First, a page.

The Williams family is coping with another destructive fire.

Their large hay barn was a total loss after a fire started on Friday and continued to smolder on Monday afternoon. This follows the destruction of their home four years ago due to fire.

The barn was being used by a farmer who filled it with hay and was luckily insured, property owner Debbie Williams said. The barn itself was unable to be insured due to previous storm damage.

Arkansas City, Winfield, Udall and sheriff’s deputies responded to a reported fire about 3:30 p.m. at 23343 31st Road (southwest of Strother Field), according to a sheriff’s report. Williams said her son was doing some work when he looked out and saw smoke rolling out of the hay barn.

ACFD Capt. Paul Hunter said fire chief Bobby Wolfe was first on scene reporting the barn was half-engulfed. All of the hay was burned and the integrity of the barn was compromised.

Williams and Hunter both said firefighters didn’t bother trying to put out the fire because it was burning so relentlessly. Instead they kept the fire from escaping and saved the surrounding buildings and farmland.

What remained of the hay and structure burned and smoldered all weekend. The family kept a close eye on the building to ensure no embers started additional fire, Williams said. She also said that no one was in or around the barn when it caught fire.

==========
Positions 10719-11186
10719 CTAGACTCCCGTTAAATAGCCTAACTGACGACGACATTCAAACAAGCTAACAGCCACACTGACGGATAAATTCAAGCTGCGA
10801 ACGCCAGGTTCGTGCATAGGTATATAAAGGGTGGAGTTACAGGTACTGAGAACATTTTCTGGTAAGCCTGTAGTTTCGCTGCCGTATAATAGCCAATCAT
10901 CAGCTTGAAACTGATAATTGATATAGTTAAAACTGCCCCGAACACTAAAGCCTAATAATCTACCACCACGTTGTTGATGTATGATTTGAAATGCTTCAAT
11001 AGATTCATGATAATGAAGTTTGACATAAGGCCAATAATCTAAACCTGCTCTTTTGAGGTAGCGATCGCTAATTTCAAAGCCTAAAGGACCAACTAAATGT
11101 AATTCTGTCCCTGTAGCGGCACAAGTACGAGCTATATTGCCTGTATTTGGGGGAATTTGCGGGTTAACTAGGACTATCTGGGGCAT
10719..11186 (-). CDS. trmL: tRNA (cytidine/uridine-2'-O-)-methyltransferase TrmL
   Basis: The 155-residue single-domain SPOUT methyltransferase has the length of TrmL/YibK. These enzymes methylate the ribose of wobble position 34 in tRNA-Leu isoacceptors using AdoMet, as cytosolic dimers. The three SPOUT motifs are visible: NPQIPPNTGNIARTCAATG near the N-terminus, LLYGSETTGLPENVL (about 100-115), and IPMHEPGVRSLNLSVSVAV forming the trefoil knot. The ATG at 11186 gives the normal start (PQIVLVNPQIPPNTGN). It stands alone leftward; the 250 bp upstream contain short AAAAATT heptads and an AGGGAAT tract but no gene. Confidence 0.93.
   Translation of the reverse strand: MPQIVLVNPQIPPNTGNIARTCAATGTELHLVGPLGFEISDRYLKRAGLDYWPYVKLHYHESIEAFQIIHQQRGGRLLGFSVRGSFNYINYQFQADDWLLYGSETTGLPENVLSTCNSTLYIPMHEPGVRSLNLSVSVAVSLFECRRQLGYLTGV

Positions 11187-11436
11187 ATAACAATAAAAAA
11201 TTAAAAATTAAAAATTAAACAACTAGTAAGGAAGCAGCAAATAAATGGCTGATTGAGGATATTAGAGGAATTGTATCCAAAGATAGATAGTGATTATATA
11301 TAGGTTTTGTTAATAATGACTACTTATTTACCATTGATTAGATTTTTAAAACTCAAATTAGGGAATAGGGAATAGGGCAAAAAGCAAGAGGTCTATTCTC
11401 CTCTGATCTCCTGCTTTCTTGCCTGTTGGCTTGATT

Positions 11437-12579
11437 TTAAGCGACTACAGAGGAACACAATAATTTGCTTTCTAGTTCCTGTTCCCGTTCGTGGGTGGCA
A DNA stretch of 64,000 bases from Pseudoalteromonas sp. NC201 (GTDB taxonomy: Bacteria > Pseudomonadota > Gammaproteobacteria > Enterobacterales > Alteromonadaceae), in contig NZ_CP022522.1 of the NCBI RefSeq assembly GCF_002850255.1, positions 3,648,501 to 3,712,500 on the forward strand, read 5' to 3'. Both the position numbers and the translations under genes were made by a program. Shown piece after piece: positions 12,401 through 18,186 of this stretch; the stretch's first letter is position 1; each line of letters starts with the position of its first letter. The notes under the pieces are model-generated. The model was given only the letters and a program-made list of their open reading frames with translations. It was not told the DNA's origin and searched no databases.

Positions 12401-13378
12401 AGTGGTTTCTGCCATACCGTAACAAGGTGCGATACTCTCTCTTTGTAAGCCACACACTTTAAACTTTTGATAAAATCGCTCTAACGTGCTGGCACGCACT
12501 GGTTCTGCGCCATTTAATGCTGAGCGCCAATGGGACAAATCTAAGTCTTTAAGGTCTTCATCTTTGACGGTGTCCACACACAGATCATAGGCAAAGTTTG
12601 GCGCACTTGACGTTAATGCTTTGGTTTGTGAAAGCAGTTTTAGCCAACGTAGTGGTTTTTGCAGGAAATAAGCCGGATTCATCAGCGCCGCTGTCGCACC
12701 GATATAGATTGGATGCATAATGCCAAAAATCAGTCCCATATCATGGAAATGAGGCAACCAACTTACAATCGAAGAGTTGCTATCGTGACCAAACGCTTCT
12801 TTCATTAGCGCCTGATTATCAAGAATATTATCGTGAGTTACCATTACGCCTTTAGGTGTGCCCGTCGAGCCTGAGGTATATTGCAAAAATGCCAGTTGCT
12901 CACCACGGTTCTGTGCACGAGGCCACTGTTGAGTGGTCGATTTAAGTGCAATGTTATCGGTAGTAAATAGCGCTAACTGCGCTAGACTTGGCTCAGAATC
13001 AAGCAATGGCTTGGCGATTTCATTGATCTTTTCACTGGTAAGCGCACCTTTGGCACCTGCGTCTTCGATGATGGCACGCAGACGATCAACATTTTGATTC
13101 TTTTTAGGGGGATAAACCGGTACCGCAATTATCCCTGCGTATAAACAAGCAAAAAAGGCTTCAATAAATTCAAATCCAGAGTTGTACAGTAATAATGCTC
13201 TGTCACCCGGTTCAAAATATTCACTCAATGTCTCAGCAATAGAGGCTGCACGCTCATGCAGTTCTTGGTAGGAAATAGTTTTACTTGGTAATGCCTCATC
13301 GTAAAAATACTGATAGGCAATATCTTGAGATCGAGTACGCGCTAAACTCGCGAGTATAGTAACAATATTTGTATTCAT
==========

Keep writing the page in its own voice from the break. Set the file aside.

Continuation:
Hunter said there have been a few times when hay bales spontaneously combusted due to moisture. The compacted moist hay causes a chemical reaction which creates flammable gases and heat. Once the gases become concentrated and enough heat is created, the hay bale bursts into flames, according to a study at North Dakota State University.

“It was a such a scary thing coming home and seeing smoke billowing from a distance,” Williams said. "Brought back the memories from when our house burnt down, four year ago, April 26.”

On that morning Williams left the house — similar to Friday — only to get a call about a fire. A neighbor drove past the Williams’ house and saw smoke billowing out of it. The house was fully involved and a total loss, according to a previous CourierTraveler story.

The cause was labeled as undetermined but possibly faulty electrical wiring that sparked the fire, Williams said. Williams and her five adopted children were safe, but the fire killed six dogs kenneled inside and a cat, according to the story.

The family lived in a few different places until a Rose Hill couple donated a house to the Williams. The house was transported from Rose Hill and placed at 23343 31st Road in March of 2017.

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